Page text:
Job seekers are at a premium right now – in fact, according to the U.S. Bureau of Labor Statistics, unemployment is at its lowest in 50 years. In a tight labor market, reaching qualified candidates faster than the competition is incredibly important for companies with roles to fill.
Often, conflicting candidate and employer schedules lead to delayed hiring processes. To help try and combat that, employers are increasingly turning to technology. For some companies, this means creating an automated phone or video interview that candidates can take on their own time. For others, it may mean Skype or phone interviews instead of an in-person meeting. For employers, these solutions are helpful – they take less time and significantly less schedule coordination.
But How Do Job Seekers Feel?
However, they do come at a cost – job seekers are not fans. According to a Nexxt survey of almost 1,500 job seekers, 85% prefer an in-person interview over a video conference. Additionally, 40% said they would prefer an interview with a person, but an interview with a robot using AI to asses them would be better than being rejected.
You might think that job seekers would also enjoy the convenience of a video or automated interview – there’s no coming up with convincing excuses to tell your boss when you can’t conduct the interview before or after business hours. However, according to a 2017 Nexxt survey, candidates feel that AI can’t adequately assess them. According to the survey, 76% of job seekers believe VR job simulations will become common in the interview process, but 67% also said requiring these simulations would deter candidates from applying. Respondents who would not participate in a VR simulation believe that it wouldn’t accurately reflect their ability to perform their job (53%). When it comes to a more intellectual evaluation, job seekers don’t think AI can get it right either. Of the skeptics, nearly 70% of respondents said that AI is dangerous and will likely result in formulaic hires that may leave great candidates without job offers.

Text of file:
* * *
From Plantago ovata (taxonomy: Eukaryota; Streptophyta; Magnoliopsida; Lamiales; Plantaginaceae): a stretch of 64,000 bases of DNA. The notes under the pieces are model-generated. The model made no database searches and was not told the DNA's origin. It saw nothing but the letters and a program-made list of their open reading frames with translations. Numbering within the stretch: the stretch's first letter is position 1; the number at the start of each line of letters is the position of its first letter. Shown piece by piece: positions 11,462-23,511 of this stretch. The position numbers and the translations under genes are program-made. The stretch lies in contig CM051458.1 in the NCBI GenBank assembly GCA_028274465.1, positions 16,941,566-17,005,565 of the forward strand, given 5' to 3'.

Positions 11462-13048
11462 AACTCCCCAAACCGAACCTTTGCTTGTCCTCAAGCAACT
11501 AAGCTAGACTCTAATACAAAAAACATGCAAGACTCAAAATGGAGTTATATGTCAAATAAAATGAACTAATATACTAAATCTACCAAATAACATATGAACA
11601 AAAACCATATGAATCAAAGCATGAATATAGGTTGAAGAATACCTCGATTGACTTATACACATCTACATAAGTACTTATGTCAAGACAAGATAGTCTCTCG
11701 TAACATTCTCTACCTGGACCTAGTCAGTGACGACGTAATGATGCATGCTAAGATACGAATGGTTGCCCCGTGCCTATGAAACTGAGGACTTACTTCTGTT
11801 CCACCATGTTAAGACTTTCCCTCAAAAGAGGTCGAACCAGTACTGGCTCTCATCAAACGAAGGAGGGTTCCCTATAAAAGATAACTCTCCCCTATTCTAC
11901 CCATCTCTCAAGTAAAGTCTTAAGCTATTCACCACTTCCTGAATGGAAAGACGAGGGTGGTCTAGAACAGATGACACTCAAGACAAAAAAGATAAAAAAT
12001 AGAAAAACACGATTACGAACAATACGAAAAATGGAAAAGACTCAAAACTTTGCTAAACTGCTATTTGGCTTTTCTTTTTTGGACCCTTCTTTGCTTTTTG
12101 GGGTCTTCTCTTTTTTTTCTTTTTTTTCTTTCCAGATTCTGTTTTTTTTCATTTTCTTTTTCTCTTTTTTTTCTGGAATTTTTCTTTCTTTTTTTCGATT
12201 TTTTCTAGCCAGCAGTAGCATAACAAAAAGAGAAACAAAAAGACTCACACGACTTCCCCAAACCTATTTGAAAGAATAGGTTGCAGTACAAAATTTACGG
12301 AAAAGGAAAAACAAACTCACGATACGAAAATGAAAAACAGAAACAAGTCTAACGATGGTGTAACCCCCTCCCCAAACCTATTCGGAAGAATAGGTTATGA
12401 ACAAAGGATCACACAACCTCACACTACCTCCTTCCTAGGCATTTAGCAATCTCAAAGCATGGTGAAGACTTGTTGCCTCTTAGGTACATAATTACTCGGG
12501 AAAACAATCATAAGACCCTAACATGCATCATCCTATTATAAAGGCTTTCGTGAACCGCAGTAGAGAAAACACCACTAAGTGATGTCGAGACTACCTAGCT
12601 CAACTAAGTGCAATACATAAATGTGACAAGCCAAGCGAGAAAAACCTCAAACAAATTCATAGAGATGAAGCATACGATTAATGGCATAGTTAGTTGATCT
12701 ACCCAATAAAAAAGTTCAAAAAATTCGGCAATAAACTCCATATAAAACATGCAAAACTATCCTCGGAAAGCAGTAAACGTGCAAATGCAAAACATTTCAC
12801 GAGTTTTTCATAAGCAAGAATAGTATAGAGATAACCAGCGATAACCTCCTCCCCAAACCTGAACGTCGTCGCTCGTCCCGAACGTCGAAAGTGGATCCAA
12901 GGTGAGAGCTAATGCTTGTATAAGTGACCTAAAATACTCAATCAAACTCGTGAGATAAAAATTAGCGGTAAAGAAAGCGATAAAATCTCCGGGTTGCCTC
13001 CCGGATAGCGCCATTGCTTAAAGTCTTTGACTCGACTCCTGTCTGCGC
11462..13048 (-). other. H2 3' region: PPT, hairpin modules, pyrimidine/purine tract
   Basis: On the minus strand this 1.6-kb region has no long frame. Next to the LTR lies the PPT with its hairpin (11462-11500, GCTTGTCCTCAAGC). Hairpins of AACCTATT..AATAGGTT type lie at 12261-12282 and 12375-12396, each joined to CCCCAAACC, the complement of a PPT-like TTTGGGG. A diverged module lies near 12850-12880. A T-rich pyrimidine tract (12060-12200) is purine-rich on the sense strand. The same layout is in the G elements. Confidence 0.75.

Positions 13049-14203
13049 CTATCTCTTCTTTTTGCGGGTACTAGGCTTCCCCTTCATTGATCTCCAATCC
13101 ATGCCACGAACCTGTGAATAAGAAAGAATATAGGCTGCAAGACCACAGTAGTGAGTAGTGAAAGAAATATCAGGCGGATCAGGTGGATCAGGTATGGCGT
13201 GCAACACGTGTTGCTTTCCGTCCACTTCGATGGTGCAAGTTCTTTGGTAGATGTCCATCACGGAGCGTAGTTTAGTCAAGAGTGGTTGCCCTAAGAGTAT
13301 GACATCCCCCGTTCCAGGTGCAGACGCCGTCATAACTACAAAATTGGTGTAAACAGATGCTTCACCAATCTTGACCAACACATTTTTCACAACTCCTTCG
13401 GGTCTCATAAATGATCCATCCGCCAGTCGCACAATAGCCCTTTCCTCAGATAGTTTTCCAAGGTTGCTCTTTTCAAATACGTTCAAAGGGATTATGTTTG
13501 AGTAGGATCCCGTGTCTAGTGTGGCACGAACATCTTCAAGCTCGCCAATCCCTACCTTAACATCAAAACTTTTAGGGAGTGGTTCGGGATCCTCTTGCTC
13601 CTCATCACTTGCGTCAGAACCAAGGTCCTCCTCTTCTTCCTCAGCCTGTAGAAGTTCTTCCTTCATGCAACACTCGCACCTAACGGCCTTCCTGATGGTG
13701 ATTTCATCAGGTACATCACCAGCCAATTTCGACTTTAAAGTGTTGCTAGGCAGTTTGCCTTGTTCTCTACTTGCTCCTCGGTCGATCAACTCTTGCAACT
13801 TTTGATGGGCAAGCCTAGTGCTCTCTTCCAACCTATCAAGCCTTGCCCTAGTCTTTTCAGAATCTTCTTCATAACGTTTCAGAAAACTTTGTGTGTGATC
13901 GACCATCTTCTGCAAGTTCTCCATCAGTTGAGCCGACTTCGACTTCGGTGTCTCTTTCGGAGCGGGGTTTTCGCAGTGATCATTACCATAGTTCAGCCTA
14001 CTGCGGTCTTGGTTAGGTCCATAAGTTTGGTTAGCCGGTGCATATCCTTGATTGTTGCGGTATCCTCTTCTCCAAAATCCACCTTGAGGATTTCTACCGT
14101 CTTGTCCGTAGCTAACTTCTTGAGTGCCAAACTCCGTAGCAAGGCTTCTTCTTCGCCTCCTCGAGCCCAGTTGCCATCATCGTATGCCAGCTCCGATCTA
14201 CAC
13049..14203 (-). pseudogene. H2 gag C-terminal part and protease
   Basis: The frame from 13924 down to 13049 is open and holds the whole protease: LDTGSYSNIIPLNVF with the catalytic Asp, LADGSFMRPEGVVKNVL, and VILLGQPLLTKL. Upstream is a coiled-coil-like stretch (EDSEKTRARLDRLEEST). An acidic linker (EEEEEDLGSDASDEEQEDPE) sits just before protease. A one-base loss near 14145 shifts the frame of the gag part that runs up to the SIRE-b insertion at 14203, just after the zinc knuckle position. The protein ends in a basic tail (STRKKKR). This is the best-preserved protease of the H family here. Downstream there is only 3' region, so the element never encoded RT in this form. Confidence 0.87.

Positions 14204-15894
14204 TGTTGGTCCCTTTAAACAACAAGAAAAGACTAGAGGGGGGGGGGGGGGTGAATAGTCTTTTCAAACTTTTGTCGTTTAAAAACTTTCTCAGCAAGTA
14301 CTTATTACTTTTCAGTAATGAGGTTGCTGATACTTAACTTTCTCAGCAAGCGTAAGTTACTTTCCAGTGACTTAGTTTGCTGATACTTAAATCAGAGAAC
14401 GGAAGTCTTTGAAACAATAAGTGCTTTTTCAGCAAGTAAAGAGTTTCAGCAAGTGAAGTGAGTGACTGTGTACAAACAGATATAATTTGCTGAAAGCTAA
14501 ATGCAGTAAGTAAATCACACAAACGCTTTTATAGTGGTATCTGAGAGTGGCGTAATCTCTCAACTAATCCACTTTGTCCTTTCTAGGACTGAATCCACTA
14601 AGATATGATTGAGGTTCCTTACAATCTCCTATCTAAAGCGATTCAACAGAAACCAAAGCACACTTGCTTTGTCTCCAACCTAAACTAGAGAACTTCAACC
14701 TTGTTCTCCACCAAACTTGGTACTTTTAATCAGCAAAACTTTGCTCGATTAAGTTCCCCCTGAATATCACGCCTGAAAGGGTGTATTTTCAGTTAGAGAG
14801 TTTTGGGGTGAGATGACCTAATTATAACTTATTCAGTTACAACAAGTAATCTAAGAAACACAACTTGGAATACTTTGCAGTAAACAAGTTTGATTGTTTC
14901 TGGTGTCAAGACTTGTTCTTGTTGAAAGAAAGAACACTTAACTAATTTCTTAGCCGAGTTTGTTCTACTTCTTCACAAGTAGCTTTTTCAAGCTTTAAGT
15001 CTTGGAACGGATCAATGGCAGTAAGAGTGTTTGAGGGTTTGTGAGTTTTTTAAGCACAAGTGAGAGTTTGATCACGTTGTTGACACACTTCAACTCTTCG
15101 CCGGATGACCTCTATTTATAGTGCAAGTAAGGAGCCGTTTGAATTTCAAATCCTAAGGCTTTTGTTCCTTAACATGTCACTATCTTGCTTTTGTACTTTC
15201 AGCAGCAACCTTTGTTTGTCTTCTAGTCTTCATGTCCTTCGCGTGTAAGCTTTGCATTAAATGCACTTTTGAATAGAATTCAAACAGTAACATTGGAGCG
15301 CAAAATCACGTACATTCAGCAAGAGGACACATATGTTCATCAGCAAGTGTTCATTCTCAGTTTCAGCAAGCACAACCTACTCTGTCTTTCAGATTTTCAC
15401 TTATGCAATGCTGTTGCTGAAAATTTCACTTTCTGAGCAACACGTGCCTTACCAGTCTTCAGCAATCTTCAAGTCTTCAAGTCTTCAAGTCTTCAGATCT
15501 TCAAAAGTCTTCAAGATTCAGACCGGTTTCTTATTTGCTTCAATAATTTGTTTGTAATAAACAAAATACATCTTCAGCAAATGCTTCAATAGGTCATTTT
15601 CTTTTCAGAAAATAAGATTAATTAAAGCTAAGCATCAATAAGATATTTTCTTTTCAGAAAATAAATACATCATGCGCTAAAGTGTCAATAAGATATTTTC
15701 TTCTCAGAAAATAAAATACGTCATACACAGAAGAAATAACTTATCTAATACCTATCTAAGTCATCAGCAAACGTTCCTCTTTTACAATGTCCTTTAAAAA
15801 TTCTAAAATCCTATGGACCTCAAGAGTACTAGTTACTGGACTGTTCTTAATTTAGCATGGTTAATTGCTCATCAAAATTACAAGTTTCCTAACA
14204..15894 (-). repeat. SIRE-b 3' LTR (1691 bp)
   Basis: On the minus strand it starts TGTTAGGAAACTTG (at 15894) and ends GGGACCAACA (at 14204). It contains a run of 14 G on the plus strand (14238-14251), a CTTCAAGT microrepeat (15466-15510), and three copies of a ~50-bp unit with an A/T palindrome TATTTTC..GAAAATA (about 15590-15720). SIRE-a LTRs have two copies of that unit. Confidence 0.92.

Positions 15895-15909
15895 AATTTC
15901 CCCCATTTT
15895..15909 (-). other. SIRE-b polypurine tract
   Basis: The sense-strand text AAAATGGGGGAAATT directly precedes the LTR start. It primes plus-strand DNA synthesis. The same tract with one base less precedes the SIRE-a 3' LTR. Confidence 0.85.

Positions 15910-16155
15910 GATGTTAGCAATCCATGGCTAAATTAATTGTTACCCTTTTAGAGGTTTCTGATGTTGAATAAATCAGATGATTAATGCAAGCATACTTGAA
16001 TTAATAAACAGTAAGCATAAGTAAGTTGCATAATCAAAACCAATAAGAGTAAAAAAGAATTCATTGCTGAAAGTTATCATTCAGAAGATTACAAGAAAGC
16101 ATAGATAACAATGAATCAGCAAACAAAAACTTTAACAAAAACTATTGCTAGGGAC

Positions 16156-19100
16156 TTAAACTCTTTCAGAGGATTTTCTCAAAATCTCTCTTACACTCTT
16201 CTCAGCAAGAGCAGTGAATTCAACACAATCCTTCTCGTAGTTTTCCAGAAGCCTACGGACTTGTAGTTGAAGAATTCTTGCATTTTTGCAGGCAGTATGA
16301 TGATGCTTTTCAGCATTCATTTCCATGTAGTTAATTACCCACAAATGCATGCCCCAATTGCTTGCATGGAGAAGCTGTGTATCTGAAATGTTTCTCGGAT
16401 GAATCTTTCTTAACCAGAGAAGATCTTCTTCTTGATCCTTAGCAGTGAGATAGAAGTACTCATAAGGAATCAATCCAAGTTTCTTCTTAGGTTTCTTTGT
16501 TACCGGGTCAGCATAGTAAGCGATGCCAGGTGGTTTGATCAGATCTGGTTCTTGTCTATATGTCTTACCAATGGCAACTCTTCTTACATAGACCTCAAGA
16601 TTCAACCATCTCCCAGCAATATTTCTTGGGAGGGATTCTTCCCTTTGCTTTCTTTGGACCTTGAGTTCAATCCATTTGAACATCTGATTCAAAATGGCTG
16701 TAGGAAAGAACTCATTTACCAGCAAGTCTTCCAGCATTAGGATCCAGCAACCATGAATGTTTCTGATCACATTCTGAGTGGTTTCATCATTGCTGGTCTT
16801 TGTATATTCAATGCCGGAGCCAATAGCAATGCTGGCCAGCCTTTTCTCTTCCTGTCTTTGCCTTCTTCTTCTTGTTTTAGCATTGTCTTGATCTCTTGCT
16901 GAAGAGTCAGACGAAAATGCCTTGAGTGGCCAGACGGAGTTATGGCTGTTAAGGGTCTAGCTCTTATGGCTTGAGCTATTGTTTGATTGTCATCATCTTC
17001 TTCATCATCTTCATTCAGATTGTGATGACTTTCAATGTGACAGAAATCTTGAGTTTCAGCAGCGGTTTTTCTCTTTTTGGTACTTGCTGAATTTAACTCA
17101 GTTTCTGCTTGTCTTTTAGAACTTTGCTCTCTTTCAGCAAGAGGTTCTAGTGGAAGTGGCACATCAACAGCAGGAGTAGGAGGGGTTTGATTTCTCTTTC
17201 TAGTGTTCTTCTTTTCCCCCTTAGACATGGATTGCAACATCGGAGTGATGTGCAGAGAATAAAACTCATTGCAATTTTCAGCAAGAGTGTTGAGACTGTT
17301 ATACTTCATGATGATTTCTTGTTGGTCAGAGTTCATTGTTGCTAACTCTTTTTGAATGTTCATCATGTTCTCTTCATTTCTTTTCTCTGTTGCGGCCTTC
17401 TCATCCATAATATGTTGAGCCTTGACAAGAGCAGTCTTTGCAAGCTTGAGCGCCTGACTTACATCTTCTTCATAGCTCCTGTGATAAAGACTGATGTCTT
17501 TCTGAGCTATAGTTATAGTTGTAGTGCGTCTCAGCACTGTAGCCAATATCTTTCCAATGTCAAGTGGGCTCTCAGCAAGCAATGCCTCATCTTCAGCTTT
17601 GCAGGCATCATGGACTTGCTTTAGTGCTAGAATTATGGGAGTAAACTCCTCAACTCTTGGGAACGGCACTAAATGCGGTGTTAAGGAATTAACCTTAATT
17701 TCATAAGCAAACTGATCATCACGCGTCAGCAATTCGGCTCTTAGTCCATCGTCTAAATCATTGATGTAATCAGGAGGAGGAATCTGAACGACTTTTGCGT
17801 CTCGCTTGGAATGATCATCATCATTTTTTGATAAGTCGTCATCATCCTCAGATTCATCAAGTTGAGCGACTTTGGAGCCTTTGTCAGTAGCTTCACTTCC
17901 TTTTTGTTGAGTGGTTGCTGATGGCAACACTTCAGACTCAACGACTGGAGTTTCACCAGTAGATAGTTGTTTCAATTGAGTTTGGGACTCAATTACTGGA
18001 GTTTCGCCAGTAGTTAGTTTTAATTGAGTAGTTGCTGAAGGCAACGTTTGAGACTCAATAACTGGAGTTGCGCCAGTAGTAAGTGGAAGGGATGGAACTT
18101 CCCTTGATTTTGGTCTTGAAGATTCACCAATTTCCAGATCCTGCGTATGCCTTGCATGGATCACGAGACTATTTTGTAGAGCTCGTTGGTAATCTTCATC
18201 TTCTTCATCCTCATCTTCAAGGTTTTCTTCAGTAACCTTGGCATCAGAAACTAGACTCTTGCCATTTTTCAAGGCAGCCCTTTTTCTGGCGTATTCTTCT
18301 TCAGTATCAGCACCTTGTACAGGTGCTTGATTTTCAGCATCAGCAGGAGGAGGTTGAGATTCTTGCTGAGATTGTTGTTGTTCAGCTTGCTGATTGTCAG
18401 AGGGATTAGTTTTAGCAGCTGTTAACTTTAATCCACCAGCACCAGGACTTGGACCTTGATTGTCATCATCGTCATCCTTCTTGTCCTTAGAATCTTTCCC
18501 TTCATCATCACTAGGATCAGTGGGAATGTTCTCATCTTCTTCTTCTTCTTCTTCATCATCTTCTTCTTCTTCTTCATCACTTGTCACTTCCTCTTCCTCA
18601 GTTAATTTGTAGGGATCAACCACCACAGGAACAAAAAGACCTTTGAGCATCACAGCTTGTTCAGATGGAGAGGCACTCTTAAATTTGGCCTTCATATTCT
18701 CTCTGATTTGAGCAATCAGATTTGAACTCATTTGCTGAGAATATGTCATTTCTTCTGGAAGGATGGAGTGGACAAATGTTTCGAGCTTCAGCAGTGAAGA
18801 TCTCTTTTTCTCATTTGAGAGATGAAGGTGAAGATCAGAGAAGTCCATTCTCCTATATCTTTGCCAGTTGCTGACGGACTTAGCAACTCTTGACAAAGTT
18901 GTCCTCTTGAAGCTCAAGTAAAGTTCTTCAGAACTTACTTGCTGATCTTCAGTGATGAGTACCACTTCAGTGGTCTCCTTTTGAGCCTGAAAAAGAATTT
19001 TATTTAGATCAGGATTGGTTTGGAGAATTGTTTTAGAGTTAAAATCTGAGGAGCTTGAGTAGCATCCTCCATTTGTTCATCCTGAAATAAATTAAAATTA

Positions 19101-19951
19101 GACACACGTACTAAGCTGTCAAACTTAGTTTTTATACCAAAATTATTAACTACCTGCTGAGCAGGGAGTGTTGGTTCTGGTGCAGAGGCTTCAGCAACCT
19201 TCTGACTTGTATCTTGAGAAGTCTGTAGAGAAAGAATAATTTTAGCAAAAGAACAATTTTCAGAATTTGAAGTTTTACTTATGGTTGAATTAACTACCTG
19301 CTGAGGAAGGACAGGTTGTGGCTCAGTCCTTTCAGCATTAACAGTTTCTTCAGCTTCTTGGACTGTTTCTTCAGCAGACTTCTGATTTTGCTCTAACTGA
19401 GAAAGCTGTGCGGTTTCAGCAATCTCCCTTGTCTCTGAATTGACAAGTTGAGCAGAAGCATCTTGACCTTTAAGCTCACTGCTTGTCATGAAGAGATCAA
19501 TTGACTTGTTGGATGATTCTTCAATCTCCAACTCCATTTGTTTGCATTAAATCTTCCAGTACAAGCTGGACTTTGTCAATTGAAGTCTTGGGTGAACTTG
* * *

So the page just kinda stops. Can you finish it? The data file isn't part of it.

Should You Consider Automation?
While the convenience and speed of technology is great for many things, hiring might not be one of them. For automated interviews, candidates have a hard time reacting when there isn’t a hiring manager to react to, which leads to them hiding their personalities. In a recent Wall Street Journal article, job seeker Bob Lichty described his experience with an automated phone interview, saying, “Phone interviews are hard enough. When you throw this automated thing out there, it’s like, ’Wow, I have no idea how this is going at all. I don’t know if I’m killing it with my dad jokes, or if should I just leave them out.’”
This is a red flag for employers – so much of hiring has to do with whether or not someone’s personality is a good fit for the team. After all, if hiring were solely based on skills and experience, interviews would be completely beside the point and everyone would hire just from resumes. Job seekers also need to see if the company’s culture is a good fit, which can be hard to gauge from a video and downright impossible to tell from an automated process. If technology keeps someone’s personality from coming through, then it’s simply not the right tool for hiring.
The in-person interview process might take more time to schedule for both employer and potential employee, but it’s worth it. Both job seekers and employers need to meet in-person to really gauge whether or not there’s a strong culture and personality fit. Sometimes it really is true – slow and steady wins the race.
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Nexxt is a recruitment media company that uses today’s most effective marketing tactics to reach the full spectrum of talent – from active to passive, and everything in between. Learn more about hiring with Nexxt.